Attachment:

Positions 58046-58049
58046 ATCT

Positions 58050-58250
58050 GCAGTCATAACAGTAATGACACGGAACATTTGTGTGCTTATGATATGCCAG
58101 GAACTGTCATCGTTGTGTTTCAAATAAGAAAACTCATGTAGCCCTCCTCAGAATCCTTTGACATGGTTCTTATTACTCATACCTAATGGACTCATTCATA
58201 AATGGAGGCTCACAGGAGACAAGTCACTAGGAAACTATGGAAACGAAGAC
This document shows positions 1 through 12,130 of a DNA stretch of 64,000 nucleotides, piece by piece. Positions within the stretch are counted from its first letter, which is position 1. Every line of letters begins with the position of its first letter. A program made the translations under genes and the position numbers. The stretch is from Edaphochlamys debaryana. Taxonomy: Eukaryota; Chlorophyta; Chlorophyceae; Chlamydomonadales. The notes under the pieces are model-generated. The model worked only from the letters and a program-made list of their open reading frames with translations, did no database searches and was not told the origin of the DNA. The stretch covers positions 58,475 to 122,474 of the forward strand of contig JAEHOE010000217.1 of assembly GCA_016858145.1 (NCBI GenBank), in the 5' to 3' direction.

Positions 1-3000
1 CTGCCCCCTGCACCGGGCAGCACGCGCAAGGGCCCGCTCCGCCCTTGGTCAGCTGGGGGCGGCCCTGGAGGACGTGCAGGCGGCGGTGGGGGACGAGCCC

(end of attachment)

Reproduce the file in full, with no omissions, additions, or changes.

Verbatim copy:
Positions 58046-58049
58046 ATCT

Positions 58050-58250
58050 GCAGTCATAACAGTAATGACACGGAACATTTGTGTGCTTATGATATGCCAG
58101 GAACTGTCATCGTTGTGTTTCAAATAAGAAAACTCATGTAGCCCTCCTCAGAATCCTTTGACATGGTTCTTATTACTCATACCTAATGGACTCATTCATA
58201 AATGGAGGCTCACAGGAGACAAGTCACTAGGAAACTATGGAAACGAAGAC
This document shows positions 1 through 12,130 of a DNA stretch of 64,000 nucleotides, piece by piece. Positions within the stretch are counted from its first letter, which is position 1. Every line of letters begins with the position of its first letter. A program made the translations under genes and the position numbers. The stretch is from Edaphochlamys debaryana. Taxonomy: Eukaryota; Chlorophyta; Chlorophyceae; Chlamydomonadales. The notes under the pieces are model-generated. The model worked only from the letters and a program-made list of their open reading frames with translations, did no database searches and was not told the origin of the DNA. The stretch covers positions 58,475 to 122,474 of the forward strand of contig JAEHOE010000217.1 of assembly GCA_016858145.1 (NCBI GenBank), in the 5' to 3' direction.

Positions 1-3000
1 CTGCCCCCTGCACCGGGCAGCACGCGCAAGGGCCCGCTCCGCCCTTGGTCAGCTGGGGGCGGCCCTGGAGGACGTGCAGGCGGCGGTGGGGGACGAGCCC